Paid family leave could be back on the table.
It’s a fair question. The US is the only industrialized country in the world that doesn't guarantee paid leave. Federal law guarantees new parents get 12 weeks off...but that leave isn’t necessarily paid. Instead, it’s up to individual states and businesses to decide whether to allow working Americans – healing from childbirth, bonding after adoption, or caring for a sick parent – to engage in caregiving while keeping their salary. It’s no wonder the US is in a caregiving crisis. One that COVID-19 has only made worse. Enter: the paid leave debate.
For months, lawmakers have been debating a $3.5 trillion social spending package that could include everything from universal preschool to climate spending. But Sens. Joe Manchin (D-WV) and Kyrsten Sinema (D-AZ) have pushed back on the price tag. Last week, President Biden announced he was trimming down the bill by half – including taking paid leave off the table. Now, after major pushback, House Speaker Nancy Pelosi (D-CA) says she wants to bring it back. And is pushing for four weeks of paid leave, down from 12.
Shall we? It can take at least six to eight weeks to recover from childbirth. During that time, many new parents are learning to feed their babies. And a large portion (think: about one in three births) are recovering from C-sections. Even with the lower number of four weeks under consideration, there’s no guarantee paid leave will pass Congress. Manchin called the news that paid leave was back under consideration “a challenge” and apparently added: “they know how I feel about it.” But at least one lawmaker's had enough of his unyielding opposition, telling him: 'the world doesn't revolve around you.'
Only 23% of American workers have some type of paid family leave. Members of Congress may know how they “feel” about that. Poll after poll shows American workers do, too.
PS: Our co-founders and co-CEOs Carly Zakin and Danielle Weisberg are shining a light on how paid family leave, or lack thereof, has an impact on America. Help spread the word by using #ShowUsYourLeave on social media.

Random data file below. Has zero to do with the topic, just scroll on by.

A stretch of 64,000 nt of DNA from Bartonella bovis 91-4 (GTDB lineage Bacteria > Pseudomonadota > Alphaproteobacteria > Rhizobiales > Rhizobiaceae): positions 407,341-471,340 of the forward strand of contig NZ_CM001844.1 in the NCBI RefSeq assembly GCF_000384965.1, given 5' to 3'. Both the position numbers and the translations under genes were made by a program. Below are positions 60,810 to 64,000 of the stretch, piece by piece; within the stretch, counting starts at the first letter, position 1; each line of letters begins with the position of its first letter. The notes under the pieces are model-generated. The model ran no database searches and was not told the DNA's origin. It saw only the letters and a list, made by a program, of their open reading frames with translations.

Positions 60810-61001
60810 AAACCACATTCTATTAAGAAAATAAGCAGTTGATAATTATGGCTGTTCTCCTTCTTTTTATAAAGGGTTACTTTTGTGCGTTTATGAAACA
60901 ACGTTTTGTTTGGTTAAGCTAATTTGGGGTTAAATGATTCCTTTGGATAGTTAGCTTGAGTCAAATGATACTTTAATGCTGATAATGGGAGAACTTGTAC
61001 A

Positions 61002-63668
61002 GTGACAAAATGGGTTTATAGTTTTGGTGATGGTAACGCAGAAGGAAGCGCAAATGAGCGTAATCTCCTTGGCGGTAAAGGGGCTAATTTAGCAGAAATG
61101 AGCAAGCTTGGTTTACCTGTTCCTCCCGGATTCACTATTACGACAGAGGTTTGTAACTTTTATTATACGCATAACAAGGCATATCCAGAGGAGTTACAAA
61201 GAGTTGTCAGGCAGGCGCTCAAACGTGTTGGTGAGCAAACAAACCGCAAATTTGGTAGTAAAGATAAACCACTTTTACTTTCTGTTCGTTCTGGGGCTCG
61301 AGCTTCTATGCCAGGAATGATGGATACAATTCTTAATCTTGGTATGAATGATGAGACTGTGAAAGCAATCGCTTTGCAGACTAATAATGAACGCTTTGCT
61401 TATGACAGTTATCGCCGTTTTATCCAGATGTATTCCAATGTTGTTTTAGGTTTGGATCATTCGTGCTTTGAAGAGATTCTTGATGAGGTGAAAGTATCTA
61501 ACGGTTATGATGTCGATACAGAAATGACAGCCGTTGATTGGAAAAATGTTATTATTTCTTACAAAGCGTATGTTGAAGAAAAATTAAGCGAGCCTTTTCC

Voting rights. Yesterday, Senate Republicans blocked another major voting rights bill. The John Lewis Voting Rights Advancement Act – named after the former congressman and civil rights icon – would have restored a key part of the Voting Rights Act of 1965. A provision that SCOTUS struck down in 2013. In August, the House passed a bill to bring it back. But Sen. Lisa Murkowski (R-AK) was the only Republican senator to support it in the upper chamber. And without the votes, the bill couldn’t advance.
Growing restrictions: Last month, the Brennan Center for Justice found that 49 states have intro'd over 425 bills that include efforts to restrict people’s right to vote.
...Oh and speaking of voting, two candidates made history yesterday. Meet Winsome Sears (R) – the first woman and first woman of color elected as lieutenant governor of Virginia. And Gov. Phil Murphy (D) – the first Dem governor to get reelected in New Jersey since 1977.
The Second Amendment. Yesterday, the Supreme Court appeared ready to expand the constitutional right to bear arms. In 2008 and 2010, the Supremes ruled that a person can own a gun at home for self-defense. Now, the high court is hearing a challenge against a New York law requiring a license to conceal carry outside the home. It comes after two NY men sued the state, saying their rejected applications for licenses were a violation of the Second Amendment. During oral arguments, most of the Supremes seemed skeptical about the law. And questioned why local officials have the power to weigh in on a constitutional right. It’s the high court’s first major gun rights case in over a decade. A decision isn’t expected until June.
Eyes on the bench: If the Supremes strike down NY’s law, it could mean that similar laws in six other states (CA, HI, MD, NJ, MA, and RI) go down, too.
The Federal Reserve. Yesterday, it said it’ll be pulling off the bandage on the US economy. The pandemic turned the economy upside down, closing down businesses and putting millions out of work. So, the Fed stepped in to buy gov-backed debt (think: mortgage-backed securities and bonds). And let it rain, buying about $120 billion each month to keep the country’s cash flow going. But later this month, the Fed will start buying $15 billion less each month. Federal interest rates will still remain near zero. It comes as inflation is expected to remain high until next year.
PS: Get to know the Fed better and how else it can affect your wallet.
Female condors. Last week, researchers say they found two birds were able to produce a chick without a male partner. All you need is self-love.
Skimm’d by Rashaan Ayesh, Maria del Carmen Corpus, Mariza Smajlaj, Clem Robineau, and Julie Shain
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